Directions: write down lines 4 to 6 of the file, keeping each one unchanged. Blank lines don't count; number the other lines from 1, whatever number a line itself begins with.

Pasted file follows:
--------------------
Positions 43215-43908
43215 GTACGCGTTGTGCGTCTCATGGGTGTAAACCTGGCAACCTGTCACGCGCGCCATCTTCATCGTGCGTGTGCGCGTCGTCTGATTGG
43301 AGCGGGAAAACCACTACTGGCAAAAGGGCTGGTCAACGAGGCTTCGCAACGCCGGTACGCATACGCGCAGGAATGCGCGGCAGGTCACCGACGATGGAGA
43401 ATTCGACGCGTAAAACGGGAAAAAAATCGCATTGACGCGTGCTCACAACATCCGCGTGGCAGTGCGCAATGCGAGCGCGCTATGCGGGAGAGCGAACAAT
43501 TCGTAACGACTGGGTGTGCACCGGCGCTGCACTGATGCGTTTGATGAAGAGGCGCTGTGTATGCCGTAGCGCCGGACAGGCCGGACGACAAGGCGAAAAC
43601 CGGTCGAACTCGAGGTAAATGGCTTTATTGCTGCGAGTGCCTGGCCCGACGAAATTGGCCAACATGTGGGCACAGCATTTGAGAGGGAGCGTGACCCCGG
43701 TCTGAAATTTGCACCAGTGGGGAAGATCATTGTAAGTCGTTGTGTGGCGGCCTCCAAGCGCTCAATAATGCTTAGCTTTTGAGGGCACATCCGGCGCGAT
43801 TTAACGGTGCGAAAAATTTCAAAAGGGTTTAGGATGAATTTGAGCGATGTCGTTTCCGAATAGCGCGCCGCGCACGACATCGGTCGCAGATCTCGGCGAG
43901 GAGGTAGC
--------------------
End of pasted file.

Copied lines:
43401 ATTCGACGCGTAAAACGGGAAAAAAATCGCATTGACGCGTGCTCACAACATCCGCGTGGCAGTGCGCAATGCGAGCGCGCTATGCGGGAGAGCGAACAAT
43501 TCGTAACGACTGGGTGTGCACCGGCGCTGCACTGATGCGTTTGATGAAGAGGCGCTGTGTATGCCGTAGCGCCGGACAGGCCGGACGACAAGGCGAAAAC
43601 CGGTCGAACTCGAGGTAAATGGCTTTATTGCTGCGAGTGCCTGGCCCGACGAAATTGGCCAACATGTGGGCACAGCATTTGAGAGGGAGCGTGACCCCGG